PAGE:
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Lawskills.com Georgia Caselaw
TERRELL v. PORTER.
77237.
BENHAM, Judge.
Action for damages. Fayette Superior Court. Before Judge English.
Appellant Terrell filed suit against appellee Porter on July 22, 1987, seeking damages for injuries sustained in a vehicular collision on August 30, 1985. Appellee filed a timely answer in which he asserted as defenses insufficient service and lack of personal jurisdiction. In February 1988, appellee, citing supporting affidavits, moved to dismiss the complaint, which motion the trial court granted on the ground that appellee was not properly served with process. This appeal followed.
The deputy sheriff's return of service reflects that he served appellee personally on July 22, 1987. The affidavits executed by appellee, his wife, and his father, when taken together, show that the deputy sheriff went to 2540 Redwine Road to serve appellee and was told by appellee's father, a resident of that address, that appellee no longer lived there. The deputy told the senior Porter that he could accept the summons and complaint for appellee and give it to appellee. The senior Porter did so. Appellee and his wife averred that appellee had not resided at 2540 Redwine Road since April 4, 1987, the day they were married, and that no service on appellee had been accomplished at their home.
1. Appellant maintains that a genuine issue of fact was created by the conflict between the deputy sheriff's return of service and appellee's affidavits. While the return of service constituted prima facie evidence that personal service was made upon appellee, the affidavits submitted by appellee created a factual dispute to be resolved by the factfinder, the trial court. Garrett v. Godby, 189 Ga. App. 183 (1) (375 SE2d 103) (1988). Appellant was not entitled to resolution of the issue by a jury since jurisdiction is a question for the court. Montgomery v. USS Agri-Chemical Div., 155 Ga. App. 189 (1) (270 SE2d 362) (1980). The trial court concluded appellant did not serve appellee personally by leaving a copy of the summons and complaint at his dwelling house or usual place of abode (OCGA 9-11-4 (d)), and that service was not accomplished by a statutorily-authorized person (OCGA 9-11-4 (c)) since appellee's father, who gave appellee the process, was not specially appointed by the court for that purpose. Appellee's father "was without authority to serve process and his attempt to do so was without effect. [Cits.]" Townsend v. Williams, 170 Ga. App. 766 (318 SE2d 510) (1984). A copy of the summons and complaint left with a relative at a place other than appellee's residence or usual place of abode is not sufficient service. Freeman v. Nodvin, 181 Ga. App. 663 (1) (353 SE2d 546) (1987). The fact that appellee, having received the process from his father, had actual knowledge that a complaint had been filed against him did not cure the defect in service. Adams v. Gluckman, 183 Ga. App. 666 (1) (359 SE2d 710) (1987). There being evidence to support the trial court's findings, the appellate court will not disturb them. Brown v. WTA/CHC, 172 Ga. App. 636, 637 (324 SE2d 205) (1984).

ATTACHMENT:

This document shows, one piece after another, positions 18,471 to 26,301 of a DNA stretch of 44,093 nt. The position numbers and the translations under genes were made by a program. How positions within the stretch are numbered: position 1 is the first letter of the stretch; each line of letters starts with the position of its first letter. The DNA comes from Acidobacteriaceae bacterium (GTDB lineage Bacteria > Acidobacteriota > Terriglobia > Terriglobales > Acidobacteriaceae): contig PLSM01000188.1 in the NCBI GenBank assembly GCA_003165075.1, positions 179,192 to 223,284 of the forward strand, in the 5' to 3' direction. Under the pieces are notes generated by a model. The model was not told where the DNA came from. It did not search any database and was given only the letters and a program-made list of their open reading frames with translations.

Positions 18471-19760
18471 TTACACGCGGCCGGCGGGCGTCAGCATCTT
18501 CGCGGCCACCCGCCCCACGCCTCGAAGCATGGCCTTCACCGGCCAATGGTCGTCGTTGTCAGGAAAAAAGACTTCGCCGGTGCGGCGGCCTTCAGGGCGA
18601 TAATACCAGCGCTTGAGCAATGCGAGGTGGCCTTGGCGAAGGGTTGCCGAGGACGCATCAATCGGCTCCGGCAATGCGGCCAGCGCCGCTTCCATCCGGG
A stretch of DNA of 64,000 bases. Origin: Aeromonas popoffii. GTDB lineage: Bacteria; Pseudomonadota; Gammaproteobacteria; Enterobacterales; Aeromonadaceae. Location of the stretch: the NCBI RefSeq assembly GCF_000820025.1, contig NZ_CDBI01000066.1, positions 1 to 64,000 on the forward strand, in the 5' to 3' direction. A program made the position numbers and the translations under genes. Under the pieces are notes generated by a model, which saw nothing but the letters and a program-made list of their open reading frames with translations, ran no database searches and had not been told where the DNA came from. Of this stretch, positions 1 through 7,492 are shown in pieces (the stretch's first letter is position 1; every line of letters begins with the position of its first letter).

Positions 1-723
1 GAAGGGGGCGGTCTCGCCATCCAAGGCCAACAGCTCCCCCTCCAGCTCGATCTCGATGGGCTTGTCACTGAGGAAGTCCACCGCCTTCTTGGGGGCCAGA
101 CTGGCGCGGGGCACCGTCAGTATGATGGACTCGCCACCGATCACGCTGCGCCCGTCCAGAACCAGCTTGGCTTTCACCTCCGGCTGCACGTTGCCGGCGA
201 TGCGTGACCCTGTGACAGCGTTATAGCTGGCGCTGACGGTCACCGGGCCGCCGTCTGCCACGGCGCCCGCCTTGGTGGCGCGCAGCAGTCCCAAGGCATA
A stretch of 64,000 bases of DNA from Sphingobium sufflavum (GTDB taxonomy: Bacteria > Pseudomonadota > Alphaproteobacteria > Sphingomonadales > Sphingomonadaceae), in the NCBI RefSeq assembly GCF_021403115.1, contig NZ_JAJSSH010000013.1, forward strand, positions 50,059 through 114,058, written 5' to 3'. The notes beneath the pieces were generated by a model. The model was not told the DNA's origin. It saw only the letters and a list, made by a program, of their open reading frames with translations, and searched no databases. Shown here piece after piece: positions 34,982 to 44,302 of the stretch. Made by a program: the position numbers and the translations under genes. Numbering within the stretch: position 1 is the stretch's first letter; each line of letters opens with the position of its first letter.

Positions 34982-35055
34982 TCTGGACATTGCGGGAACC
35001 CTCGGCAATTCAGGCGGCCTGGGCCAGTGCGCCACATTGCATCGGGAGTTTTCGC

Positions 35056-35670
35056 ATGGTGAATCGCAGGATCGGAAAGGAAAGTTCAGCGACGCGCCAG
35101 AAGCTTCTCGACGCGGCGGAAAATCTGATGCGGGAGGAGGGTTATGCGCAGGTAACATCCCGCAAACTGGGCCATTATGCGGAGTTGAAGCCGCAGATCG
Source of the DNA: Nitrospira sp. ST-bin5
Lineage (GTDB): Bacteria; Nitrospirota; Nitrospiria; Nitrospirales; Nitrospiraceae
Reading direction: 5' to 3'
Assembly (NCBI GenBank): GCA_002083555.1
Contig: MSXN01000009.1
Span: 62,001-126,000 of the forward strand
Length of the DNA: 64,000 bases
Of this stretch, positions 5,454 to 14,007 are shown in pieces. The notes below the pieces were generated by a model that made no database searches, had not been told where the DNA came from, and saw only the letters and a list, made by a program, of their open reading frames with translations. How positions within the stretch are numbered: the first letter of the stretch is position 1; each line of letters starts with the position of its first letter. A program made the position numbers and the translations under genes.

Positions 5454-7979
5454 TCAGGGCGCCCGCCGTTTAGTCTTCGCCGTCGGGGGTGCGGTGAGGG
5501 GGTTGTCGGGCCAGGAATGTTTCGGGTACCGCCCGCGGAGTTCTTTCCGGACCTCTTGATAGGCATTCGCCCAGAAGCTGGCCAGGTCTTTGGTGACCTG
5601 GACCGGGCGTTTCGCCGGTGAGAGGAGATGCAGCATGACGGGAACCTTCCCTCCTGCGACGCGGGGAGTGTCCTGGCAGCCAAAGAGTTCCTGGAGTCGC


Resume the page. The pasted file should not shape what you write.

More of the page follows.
2. Appellant asserts she was denied the procedural protection of OCGA 9-11-56 (c) since, she argues, appellee's motion to dismiss was converted into a motion for summary judgment when the trial court considered the affidavits, matters outside the pleadings. However, a motion to dismiss is the proper vehicle to seek resolution of the issue of lack of service or insufficient service of process. Echevarria v. Hudgins, 173 Ga. App. 39 (1) (325 SE2d 423) (1984). "When a motion is based on facts not appearing of record, the court may hear the matter on affidavits presented by the respective parties. . . ." OCGA 9-11-43 (b). A motion to dismiss for lack of jurisdiction of the defendant, when tried on affidavits pursuant to OCGA 9-11-43 (b), does not become a motion for summary judgment. Behar v. Aero Med Intl., 185 Ga. App. 845 (1) (366 SE2d 223) (1988); Boyer v. King, 129 Ga. App. 690 (200 SE2d 906) (1973). Cases relied upon by appellant, Royston v. Royston, 236 Ga. 648 (225 SE2d 41) (1976), and Williams v. Columbus, Ga., 151 Ga. App. 311 (259 SE2d 705) (1979), are distinguishable on the ground that each involves a motion to dismiss for failure to state a claim. OCGA 9-11-12 (b) specifically provides that such a motion be treated as a motion for summary judgment should matters outside the pleadings be considered by the trial court. No such treatment is statutorily mandated for a motion to dismiss based on insufficient service of process.
Russell D. Waldon, Lynn D. Heath, for appellee.
Christopher J. McFadden, Guy G. Michaud, for appellant.
DECIDED JANUARY 4, 1989.
Thursday May 21 11:40 EDT


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